March 21, 2017
1. YONA TSUDA ABIKO
Born into a former samurai family in 1880, Yonako Tsuda arrived in the United States in 1907. She met her future husband, Nichibei Shimbun publisher Kyutaro Abiko, during this year-long trip, and the couple married in Tokyo before returning to San Francisco in July 1909. Yona and other “ladies of status” established the Joshi Seinen Kai, a boarding house for Issei women where recent arrivals could learn the language and customs of their new home, in April 1912. The JSK eventually morphed into the Japanese YWCA. (Japanese Americans were only allowed limited participation in the official YWCA, and Yona’s crew was not here for that.) Under her leadership the organization shifted focus to the next generation, providing Nisei women with a place to practice sports, expand their education, and learn about their Japanese heritage. This last part was especially important to Yona, who was pushing Yellow Pride long before her Third World Lib descendants: Japanese culture was a gift, not a burden, and a powerful, they-go-low-we-go-high kind of middle finger to the daily grind of American racism.
After Kyutaro’s death in 1936, Yona became publisher of the Nichibei Shimbun and ran the paper like a capital-B Boss, weathering a fire that destroyed the Nichibei Building and a government-imposed suspension following Pearl Harbor. She was briefly incarcerated at Tanforan, but released within a week to continue cancer treatments and relocated to Philadelphia, where she died on March 4, 1944. But like a true badass, Yona continued to fight for Nikkei fam even in death. When the San Francisco YWCA tried to sell off the Japanese YWCA building in 1996—the property had been held in a legal trust that Yona helped create to get around California’s alien land law—it was her records that provided the evidence activists used to return the building to the Japanese American community.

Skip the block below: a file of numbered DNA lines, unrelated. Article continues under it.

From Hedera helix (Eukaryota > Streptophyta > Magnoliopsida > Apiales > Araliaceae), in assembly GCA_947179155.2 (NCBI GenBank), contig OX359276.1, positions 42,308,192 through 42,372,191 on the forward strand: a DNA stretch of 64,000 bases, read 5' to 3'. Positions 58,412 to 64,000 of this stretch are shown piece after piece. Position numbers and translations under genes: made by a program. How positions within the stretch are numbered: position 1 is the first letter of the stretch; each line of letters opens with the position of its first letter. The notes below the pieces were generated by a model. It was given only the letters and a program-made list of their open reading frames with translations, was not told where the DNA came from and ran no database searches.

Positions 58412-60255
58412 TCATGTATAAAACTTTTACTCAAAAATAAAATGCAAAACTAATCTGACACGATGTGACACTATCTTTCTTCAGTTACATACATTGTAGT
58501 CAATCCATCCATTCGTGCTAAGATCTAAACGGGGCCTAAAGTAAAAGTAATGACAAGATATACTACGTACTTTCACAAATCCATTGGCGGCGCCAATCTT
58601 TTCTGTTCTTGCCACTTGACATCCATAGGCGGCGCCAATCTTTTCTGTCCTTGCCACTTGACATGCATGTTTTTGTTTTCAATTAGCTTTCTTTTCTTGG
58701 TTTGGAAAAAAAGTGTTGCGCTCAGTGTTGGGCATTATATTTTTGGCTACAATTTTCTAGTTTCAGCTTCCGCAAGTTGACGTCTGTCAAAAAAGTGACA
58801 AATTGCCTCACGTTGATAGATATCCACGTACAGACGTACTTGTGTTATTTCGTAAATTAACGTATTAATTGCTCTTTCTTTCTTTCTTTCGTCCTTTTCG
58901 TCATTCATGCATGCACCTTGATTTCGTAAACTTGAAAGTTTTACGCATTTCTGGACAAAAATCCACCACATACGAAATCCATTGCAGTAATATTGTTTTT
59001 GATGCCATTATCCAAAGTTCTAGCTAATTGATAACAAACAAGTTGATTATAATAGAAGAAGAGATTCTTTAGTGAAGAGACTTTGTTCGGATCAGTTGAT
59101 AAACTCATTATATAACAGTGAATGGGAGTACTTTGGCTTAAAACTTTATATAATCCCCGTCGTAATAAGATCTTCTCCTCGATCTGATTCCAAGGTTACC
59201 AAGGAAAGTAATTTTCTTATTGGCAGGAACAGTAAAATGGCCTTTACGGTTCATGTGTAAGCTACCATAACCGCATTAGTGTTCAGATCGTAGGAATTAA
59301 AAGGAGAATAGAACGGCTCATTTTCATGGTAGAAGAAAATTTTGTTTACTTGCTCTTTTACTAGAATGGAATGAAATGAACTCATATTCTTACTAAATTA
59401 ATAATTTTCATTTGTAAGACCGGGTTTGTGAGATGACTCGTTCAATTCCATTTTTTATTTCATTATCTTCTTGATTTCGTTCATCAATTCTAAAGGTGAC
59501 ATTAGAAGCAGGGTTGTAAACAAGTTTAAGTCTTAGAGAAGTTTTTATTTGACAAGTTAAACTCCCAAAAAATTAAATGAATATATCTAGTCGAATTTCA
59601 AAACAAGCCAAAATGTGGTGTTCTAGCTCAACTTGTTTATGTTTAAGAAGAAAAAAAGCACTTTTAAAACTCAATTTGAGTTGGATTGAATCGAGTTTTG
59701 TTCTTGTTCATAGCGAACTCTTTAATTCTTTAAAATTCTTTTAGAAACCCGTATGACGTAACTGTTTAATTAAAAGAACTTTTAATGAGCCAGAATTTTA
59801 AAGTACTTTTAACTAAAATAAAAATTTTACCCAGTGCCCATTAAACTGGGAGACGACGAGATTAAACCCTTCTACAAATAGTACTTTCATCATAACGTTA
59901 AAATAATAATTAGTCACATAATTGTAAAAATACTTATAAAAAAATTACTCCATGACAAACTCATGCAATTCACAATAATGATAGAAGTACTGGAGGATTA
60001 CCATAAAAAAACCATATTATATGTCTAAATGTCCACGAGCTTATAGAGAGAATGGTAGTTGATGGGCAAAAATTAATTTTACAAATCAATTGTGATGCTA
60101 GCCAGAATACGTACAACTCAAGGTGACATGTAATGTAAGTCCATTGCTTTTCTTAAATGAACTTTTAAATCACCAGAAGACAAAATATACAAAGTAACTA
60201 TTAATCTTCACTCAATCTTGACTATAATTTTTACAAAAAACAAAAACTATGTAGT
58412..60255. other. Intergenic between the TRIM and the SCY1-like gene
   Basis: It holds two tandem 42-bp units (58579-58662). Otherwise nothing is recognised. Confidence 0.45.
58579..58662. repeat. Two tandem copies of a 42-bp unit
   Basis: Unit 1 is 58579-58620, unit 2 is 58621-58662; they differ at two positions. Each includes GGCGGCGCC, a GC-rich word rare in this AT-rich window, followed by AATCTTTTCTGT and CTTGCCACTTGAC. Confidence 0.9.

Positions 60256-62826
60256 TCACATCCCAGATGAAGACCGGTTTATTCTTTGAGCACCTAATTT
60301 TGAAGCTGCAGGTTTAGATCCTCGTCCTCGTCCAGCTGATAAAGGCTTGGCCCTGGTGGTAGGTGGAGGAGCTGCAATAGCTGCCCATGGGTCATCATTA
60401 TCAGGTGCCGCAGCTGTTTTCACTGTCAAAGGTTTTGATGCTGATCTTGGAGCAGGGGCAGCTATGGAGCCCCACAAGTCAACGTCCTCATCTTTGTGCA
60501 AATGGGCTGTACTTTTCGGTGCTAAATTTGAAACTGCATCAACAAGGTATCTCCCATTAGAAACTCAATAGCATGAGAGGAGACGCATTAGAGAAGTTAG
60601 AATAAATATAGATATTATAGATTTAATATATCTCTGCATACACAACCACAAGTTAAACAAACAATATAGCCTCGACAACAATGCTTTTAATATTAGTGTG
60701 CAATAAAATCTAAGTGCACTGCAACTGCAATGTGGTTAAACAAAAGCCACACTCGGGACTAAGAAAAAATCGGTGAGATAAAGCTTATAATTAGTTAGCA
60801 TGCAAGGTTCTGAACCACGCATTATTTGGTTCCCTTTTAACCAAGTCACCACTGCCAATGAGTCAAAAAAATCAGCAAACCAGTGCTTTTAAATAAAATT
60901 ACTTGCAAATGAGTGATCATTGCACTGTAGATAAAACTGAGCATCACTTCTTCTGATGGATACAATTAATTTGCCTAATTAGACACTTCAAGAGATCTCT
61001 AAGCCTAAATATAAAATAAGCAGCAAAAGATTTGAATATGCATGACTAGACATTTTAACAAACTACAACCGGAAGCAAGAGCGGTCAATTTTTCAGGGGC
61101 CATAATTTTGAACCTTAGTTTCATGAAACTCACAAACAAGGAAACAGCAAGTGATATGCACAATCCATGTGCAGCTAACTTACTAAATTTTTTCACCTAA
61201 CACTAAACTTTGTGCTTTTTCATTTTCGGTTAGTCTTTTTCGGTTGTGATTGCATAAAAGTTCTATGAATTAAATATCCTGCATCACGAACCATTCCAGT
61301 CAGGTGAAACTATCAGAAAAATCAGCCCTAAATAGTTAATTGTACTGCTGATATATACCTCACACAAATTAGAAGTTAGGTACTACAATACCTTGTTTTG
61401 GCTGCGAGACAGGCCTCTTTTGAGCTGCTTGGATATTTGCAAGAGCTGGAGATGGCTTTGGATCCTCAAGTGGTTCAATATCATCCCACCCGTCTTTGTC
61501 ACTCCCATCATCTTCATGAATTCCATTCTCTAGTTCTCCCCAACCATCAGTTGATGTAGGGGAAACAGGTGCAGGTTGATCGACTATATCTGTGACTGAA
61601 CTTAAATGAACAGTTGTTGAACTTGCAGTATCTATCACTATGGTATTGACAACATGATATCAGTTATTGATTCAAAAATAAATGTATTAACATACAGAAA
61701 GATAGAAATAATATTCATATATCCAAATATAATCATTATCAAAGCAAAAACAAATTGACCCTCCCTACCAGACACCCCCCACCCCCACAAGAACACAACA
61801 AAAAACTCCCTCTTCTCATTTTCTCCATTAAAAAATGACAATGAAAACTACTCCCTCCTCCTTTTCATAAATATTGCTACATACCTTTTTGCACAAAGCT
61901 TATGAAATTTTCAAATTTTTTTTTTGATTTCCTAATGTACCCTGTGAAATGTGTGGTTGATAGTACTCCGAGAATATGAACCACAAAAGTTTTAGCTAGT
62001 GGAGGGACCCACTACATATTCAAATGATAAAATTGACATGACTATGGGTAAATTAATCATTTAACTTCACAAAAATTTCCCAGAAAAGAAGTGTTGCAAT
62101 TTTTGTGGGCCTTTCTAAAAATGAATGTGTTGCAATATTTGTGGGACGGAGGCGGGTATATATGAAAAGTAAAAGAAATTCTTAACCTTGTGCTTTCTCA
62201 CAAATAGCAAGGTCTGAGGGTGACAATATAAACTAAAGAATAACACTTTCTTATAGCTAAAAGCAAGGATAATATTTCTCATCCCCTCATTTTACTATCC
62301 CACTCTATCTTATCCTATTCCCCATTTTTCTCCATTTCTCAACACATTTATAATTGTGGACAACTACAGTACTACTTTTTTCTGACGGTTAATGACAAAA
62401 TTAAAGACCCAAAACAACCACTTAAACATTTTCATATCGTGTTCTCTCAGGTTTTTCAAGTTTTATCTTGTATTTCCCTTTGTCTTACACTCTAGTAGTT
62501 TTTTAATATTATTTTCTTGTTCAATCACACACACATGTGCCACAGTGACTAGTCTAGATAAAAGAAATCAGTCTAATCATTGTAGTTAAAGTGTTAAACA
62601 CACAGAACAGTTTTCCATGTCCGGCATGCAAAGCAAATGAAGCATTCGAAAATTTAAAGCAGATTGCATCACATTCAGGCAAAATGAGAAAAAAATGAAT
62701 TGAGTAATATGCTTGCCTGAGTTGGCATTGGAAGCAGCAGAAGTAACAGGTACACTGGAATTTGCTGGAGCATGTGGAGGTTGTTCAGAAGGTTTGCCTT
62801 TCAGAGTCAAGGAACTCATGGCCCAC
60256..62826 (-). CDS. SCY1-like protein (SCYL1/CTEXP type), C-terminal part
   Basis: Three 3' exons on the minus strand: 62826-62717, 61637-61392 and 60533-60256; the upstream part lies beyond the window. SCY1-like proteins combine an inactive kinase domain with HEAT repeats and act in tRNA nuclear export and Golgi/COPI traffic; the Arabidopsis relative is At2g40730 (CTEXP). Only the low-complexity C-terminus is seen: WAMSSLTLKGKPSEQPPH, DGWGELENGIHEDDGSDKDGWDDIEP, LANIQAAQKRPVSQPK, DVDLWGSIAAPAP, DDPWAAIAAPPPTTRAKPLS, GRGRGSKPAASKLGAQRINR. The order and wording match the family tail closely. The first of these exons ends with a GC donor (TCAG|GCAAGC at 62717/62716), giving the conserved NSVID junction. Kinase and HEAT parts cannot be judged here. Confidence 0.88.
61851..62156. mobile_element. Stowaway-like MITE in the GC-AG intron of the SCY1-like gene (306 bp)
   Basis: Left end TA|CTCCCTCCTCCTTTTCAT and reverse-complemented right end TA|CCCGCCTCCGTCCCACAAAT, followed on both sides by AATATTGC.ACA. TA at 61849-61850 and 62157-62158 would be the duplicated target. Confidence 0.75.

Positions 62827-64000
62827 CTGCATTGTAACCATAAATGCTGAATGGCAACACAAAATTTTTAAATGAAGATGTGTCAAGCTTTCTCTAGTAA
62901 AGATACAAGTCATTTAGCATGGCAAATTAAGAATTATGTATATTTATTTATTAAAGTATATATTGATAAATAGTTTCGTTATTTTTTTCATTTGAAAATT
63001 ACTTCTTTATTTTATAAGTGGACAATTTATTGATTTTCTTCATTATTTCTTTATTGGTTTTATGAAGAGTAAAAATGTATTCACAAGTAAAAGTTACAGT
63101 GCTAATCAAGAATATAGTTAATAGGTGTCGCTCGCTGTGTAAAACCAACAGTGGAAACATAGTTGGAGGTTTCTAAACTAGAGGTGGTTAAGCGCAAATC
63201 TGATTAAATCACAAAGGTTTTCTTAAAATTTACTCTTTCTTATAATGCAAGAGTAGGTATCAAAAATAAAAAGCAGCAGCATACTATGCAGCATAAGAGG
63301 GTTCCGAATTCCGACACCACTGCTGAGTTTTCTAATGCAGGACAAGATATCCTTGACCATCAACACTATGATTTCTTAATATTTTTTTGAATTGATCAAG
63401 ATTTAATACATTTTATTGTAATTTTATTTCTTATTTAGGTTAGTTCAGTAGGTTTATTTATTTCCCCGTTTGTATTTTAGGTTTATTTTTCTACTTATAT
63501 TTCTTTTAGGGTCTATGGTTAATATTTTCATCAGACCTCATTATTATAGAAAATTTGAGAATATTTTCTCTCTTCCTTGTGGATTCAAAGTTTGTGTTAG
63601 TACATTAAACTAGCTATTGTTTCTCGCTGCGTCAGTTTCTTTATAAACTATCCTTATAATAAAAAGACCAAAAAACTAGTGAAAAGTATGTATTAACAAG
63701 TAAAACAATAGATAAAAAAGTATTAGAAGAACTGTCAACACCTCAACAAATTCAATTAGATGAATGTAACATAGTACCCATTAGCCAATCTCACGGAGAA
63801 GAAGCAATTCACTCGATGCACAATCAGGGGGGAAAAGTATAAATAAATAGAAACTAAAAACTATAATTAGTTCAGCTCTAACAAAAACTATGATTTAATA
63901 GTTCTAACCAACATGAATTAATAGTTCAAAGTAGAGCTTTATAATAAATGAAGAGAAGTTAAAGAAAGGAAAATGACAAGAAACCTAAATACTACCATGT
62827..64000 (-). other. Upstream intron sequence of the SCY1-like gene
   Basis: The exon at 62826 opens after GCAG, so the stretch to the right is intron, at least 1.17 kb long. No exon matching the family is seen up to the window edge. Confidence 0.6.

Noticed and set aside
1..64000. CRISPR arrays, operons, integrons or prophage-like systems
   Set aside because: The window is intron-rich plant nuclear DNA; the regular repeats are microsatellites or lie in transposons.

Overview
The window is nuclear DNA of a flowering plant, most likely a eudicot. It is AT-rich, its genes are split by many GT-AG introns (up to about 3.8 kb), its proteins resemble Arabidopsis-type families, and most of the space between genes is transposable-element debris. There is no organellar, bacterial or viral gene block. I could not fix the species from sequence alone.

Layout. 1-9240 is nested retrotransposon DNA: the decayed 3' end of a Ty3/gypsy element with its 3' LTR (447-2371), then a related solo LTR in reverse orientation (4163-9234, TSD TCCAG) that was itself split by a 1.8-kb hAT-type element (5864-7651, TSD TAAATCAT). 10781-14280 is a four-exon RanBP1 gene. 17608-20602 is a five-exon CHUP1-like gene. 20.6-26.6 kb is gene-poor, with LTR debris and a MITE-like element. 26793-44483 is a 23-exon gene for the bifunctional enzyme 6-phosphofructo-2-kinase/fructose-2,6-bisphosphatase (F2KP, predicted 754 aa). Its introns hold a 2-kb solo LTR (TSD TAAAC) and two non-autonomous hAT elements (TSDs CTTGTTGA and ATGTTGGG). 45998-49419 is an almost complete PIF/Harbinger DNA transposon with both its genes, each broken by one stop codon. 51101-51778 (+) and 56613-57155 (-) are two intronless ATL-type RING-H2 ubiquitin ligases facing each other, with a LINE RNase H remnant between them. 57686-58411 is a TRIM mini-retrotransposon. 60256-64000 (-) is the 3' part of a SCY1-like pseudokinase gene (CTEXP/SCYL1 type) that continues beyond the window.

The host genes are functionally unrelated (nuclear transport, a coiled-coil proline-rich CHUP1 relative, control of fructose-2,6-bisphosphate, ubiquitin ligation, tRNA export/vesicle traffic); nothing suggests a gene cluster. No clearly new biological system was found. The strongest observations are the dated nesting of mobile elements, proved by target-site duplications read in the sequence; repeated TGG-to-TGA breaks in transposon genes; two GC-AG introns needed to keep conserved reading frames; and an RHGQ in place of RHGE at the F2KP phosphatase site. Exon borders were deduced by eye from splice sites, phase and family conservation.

2. ISHIKO SHIBUYA MORI
Ishiko was, as her son later put it, “born before her time.” Growing up in a prominent family of physicians in Chiba, her outspoken nature consistently got her in trouble with her parents, who sent her to live with a strict, matronly aunt in an attempt to subdue their daughter’s “unladylike” tendencies. Shortly after her father’s death, when she was 13, her family arranged a marriage with a 50 year old doctor—because forcing your teenage daughter into a dirty old man’s bed is a small price to pay for continuing the family bloodline. Unfortunately for them, Ishiko preferred her independence over submitting to the rapey whims of the patriarchy: if they wanted a doctor to continue the family profession, she would give them a doctor. She graduated from Tokyo Women’s College with a medical degree and, upon finding her male peers unwilling to degrade themselves by allowing an uppity woman to join their ranks, in 1927 immigrated to Hawai’i, where she worked at the Japanese Hospital in Honolulu.